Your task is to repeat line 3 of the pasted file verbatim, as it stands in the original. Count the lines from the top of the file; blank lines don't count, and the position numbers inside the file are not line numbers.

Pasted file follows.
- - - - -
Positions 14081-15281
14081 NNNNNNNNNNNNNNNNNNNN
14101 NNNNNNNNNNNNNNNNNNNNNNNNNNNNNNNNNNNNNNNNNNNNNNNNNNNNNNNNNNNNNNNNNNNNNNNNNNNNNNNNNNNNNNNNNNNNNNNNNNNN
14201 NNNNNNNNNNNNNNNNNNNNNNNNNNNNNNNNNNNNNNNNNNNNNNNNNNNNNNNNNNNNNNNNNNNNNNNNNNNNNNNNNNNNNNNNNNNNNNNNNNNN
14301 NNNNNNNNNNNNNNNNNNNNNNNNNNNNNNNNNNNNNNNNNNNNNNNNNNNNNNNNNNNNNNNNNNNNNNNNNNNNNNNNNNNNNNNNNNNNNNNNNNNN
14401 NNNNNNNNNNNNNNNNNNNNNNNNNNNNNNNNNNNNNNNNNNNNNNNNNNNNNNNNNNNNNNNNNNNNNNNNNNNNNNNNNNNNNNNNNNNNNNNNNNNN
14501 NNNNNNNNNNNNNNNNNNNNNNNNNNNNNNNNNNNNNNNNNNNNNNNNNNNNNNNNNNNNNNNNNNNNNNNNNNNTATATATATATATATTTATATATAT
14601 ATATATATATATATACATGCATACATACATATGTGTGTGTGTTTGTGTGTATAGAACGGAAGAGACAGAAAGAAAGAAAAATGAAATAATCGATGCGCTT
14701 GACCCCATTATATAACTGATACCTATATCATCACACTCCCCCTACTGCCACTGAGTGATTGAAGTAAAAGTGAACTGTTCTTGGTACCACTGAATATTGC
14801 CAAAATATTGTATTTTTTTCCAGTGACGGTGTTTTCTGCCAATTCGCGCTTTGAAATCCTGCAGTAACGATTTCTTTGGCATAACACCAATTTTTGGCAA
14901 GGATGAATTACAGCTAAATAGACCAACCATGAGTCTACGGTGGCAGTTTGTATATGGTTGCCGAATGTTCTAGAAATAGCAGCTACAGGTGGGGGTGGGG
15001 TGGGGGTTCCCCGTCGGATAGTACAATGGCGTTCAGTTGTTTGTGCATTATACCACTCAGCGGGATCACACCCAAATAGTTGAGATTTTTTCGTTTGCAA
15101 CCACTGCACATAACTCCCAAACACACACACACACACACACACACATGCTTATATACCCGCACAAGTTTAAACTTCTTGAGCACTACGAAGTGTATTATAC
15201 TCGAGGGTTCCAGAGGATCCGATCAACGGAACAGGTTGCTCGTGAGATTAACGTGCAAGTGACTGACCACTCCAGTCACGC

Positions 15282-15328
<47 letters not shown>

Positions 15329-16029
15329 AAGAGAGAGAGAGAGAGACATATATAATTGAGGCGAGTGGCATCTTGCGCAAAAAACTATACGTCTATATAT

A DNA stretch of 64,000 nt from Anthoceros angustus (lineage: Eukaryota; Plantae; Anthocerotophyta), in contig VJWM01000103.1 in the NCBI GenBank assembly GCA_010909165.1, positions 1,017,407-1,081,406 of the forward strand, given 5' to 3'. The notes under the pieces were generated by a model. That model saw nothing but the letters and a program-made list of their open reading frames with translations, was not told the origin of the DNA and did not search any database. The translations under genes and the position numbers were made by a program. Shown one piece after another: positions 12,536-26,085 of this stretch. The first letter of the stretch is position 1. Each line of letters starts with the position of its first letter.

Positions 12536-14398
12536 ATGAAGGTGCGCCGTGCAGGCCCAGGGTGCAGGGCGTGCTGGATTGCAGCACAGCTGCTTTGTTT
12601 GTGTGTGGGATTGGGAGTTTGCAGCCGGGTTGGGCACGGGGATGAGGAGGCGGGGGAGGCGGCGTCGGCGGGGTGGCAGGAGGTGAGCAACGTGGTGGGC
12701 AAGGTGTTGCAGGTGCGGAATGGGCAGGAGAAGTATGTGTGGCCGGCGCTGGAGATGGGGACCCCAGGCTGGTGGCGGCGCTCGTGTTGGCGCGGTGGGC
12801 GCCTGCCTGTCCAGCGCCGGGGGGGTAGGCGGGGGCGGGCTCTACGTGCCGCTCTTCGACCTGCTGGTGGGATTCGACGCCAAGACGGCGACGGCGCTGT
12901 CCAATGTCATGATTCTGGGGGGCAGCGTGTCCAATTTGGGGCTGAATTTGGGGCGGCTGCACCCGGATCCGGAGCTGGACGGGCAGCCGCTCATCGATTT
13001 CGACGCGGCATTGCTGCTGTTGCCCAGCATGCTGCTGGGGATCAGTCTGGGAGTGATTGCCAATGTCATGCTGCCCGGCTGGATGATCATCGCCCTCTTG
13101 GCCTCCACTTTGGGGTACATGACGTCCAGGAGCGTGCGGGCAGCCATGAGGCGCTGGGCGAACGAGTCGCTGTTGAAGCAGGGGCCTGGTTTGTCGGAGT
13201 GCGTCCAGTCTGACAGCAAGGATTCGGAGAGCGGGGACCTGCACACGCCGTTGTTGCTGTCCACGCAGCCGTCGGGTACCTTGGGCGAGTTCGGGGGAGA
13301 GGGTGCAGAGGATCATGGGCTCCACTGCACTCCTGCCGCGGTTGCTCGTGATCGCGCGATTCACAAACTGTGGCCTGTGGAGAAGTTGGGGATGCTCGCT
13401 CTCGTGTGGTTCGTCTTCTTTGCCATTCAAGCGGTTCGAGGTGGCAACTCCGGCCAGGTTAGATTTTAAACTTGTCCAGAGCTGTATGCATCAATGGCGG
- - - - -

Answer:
14101 NNNNNNNNNNNNNNNNNNNNNNNNNNNNNNNNNNNNNNNNNNNNNNNNNNNNNNNNNNNNNNNNNNNNNNNNNNNNNNNNNNNNNNNNNNNNNNNNNNNN